Clock Hands and Hours WorkedDate: 01/29/2003 at 09:08:16 From: Brady Subject: Hours Worked Word Problem A man arrives at work between 8:00 and 9:00 a.m. at exactly the moment the minute hand and hour hand of the clock point in the same direction. He takes a quick break for lunch from exactly noon to the next time the clock hands point in opposite directions. He leaves work between 4:00 and 5:00 p.m. at exactly the moment the clock hands point opposite one another. How many hours did he work that day? Date: 01/29/2003 at 11:44:33 From: Doctor Greenie Subject: Re: Hours Worked Word Problem Hi, Brady - Let me sketch out a method for solving this problem the slow way and then give you the quick and easy answer.... Solving this problem the slow way, you need to find the exact times when... (a) between 8:00 and 9:00 the hands point in the same direction; (b) between 12:00 and 1:00 they point in opposite directions; and (c) between 4:00 and 5:00 they point in opposite directions Let's look at how we might go about finding the exact time (a). We use the fact that the minute hand moves 12 times as fast as the hour hand (because the minute hand goes around 12 times each time the hour hand goes around once). Let x = # degrees the hour hand travels between 8:00 and the time when the hands are together Then 240+x = # degrees the minute hand travels between 8:00 and that time (the minute hand has to travel 240 degrees farther in that time, because at 8:00 it is pointing at "12" whereas the hour hand is pointing at "8") So (since the minute hand travels 12 times as far as the hour hand) 240+x = 12(x) 240 = 11x x = 240/11 Since the hour hand travels 30 degrees in 1 hour, (240/11) degrees represents (8/11) of an hour. So the exact time when the two hands are together between 8:00 and 9:00 is at the time "8 and 8/11 hours." (Our final answer will be much easier to express if we leave this result in this awkward form, rather than going through the quite awkward process of converting this time to hours, minutes, seconds, and fractions of seconds.) We can use the same type of process to determine the exact times (b) and (c). I leave that exercise to you, because there is a quicker way to the answer to your problem. To solve the problem the quick way, we need to recognize that (a) in each 12-hour period, there are 11 times when the hands point in exactly the same direction; and (b) those 11 times are equally spaced over the 12-hour time period. So the amount of time between successive times when the hands point in the same direction is 12/11 hours, or 1 1/11 hours. Since the hands point in the same direction at 12:00, the times when the hands point in the same direction are at the following "hours": 12 0/11 1 1/11 2 2/11 3 3/11 4 4/11 5 5/11 6 6/11 7 7/11 8 8/11 9 9/11 10 10/11 Similar reasoning, along with the fact that the hands point in opposite directions at 6:00, give us the following "hours" at which the hands point in opposite directions: 6 0/11 7 1/11 8 2/11 9 3/11 10 4/11 11 5/11 12 6/11 1 7/11 2 8/11 3 9/11 4 10/11 Using these results, we see that the man (1) started work at "8 8/11 hours" and stopped at noon ("12 hours"), thus working for 3 3/11 hours; and (2) resumed work at "12 6/11 hours" and stopped for the day at "4 10/11 hours", thus working for 4 4/11 hours So the total time the man worked was 7 7/11 hours. I hope all this helps. Please write back if you have any further questions about any of this. - Doctor Greenie, The Math Forum http://mathforum.org/dr.math/ Date: 01/30/2003 at 09:46:03 From: Brady Subject: Hours Worked Word Problem How can I find the answer to the precice fraction of a second? Date: 01/30/2003 at 13:48:12 From: Doctor Greenie Subject: Re: Hours Worked Word Problem Hi, Brady - You have to convert the 7 7/11 hours to hours, minutes, seconds, and fractions of seconds There are two basic ways to do that. You of course can leave the 7 whole hours alone and work on converting the 7/11 hours. One approach is to change the hour to 3600 seconds and find 7/11 of 3600 seconds, and then convert that number of seconds back to minutes and seconds. The alternate approach is to convert the hour to 60 minutes and find 7/11 of the 60 minutes and then convert the fraction of a minute remaining to seconds. It appears to me the first approach is less complicated. - Doctor Greenie, The Math Forum http://mathforum.org/dr.math/ |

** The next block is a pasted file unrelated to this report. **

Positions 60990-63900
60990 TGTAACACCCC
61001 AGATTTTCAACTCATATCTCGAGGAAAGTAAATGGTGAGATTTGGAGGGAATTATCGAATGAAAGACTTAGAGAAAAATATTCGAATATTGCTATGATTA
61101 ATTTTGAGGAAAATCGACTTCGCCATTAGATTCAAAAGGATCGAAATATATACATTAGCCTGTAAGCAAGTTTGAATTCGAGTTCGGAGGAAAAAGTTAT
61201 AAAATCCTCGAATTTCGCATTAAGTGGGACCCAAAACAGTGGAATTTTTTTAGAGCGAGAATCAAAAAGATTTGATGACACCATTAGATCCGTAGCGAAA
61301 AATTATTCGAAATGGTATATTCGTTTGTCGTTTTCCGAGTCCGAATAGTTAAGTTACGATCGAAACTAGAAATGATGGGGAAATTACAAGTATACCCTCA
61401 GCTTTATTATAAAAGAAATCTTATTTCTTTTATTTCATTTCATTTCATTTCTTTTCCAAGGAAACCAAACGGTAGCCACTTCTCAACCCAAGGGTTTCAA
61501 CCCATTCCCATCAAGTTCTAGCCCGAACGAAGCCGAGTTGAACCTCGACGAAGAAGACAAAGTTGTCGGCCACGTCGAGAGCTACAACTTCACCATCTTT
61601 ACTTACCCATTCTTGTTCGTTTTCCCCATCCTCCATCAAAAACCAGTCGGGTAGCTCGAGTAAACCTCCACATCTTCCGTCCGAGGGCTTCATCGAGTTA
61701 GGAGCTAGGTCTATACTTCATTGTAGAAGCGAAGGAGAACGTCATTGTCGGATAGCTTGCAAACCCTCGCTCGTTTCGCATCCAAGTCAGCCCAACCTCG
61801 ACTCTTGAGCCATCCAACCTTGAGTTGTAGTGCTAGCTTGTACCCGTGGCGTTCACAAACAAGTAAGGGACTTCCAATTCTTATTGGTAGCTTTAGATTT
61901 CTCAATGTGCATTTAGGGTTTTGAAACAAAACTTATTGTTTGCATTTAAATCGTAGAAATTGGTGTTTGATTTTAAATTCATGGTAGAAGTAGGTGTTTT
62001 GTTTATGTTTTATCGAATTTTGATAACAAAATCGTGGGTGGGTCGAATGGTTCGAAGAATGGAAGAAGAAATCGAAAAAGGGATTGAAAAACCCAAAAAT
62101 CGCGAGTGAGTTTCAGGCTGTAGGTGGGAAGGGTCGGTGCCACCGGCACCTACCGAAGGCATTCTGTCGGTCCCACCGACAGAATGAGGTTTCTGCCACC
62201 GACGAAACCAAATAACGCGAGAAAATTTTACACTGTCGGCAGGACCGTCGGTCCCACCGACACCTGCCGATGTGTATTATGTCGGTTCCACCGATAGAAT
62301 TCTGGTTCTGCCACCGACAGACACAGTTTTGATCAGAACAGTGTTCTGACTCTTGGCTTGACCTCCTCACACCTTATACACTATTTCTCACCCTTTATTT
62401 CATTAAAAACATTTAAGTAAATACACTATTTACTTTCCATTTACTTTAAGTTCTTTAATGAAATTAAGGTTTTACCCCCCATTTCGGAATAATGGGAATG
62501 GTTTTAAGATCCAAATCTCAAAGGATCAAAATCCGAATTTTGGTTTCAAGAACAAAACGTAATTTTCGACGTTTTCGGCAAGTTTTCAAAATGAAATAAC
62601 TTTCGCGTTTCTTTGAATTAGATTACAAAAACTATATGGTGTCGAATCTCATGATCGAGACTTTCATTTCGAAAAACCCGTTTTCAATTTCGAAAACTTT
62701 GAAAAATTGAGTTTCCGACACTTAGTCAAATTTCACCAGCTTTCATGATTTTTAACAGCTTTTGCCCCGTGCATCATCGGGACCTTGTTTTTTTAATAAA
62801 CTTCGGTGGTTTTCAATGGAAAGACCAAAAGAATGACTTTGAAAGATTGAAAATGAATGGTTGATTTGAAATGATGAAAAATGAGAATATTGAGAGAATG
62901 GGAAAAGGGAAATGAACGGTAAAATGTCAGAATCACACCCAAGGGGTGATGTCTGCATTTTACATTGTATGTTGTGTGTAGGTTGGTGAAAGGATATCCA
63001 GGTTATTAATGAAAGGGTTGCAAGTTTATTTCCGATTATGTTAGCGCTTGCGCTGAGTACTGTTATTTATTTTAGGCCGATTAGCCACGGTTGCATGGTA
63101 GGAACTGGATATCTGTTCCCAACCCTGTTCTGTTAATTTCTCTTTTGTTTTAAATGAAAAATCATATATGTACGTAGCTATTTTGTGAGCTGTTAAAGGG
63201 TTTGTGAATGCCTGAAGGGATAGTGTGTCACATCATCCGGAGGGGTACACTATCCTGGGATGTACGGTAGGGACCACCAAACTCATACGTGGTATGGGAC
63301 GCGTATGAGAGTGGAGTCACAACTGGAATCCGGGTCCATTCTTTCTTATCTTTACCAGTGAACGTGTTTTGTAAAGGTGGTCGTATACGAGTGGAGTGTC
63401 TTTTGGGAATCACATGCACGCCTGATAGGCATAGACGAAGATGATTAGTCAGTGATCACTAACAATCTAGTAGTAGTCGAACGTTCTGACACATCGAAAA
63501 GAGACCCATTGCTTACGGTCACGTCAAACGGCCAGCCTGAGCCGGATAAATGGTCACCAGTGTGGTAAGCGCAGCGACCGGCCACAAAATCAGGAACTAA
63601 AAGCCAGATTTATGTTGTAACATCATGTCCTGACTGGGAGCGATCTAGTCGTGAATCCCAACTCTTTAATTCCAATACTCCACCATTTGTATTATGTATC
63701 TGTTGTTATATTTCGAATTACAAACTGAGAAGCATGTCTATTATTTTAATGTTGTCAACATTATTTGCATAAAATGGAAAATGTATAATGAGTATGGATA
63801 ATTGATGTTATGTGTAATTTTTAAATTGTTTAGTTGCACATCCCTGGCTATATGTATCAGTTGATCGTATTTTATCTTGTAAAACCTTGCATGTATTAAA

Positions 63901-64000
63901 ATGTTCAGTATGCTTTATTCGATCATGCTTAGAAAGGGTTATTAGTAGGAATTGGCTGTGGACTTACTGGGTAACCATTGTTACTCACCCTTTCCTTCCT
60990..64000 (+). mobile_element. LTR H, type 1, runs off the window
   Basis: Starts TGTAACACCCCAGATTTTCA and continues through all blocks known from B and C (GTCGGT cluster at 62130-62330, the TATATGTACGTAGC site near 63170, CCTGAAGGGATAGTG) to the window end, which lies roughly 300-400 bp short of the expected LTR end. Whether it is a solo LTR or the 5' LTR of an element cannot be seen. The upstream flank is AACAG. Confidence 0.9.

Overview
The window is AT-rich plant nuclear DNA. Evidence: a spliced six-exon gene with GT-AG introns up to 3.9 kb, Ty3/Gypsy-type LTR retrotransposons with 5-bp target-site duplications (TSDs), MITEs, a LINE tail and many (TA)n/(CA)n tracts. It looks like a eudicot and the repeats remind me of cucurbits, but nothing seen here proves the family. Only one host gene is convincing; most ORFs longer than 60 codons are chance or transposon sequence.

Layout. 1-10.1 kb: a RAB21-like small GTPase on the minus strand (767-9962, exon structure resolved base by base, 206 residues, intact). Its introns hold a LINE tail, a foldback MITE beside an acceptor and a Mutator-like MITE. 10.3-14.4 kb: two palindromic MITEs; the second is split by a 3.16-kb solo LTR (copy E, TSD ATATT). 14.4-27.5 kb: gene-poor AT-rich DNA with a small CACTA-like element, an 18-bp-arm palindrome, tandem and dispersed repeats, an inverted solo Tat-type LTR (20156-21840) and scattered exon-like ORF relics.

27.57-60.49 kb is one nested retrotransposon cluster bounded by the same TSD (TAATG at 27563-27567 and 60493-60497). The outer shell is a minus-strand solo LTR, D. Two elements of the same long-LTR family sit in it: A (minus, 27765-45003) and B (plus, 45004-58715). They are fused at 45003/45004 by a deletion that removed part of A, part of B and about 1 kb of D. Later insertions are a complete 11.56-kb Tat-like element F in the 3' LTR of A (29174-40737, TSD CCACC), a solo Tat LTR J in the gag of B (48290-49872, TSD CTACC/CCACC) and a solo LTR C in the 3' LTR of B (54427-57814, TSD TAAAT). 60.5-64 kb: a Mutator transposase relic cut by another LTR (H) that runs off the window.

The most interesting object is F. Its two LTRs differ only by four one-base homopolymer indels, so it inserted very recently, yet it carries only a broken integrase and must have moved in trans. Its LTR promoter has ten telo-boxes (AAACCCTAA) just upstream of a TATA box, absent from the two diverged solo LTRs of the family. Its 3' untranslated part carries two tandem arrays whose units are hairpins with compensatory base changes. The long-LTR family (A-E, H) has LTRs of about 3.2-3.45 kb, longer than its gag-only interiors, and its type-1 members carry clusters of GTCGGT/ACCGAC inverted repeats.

Search the Dr. Math Library: |
[Privacy Policy] [Terms of Use]
Ask Dr. Math^{TM}
© 1994-2013 The Math Forum
http://mathforum.org/dr.math/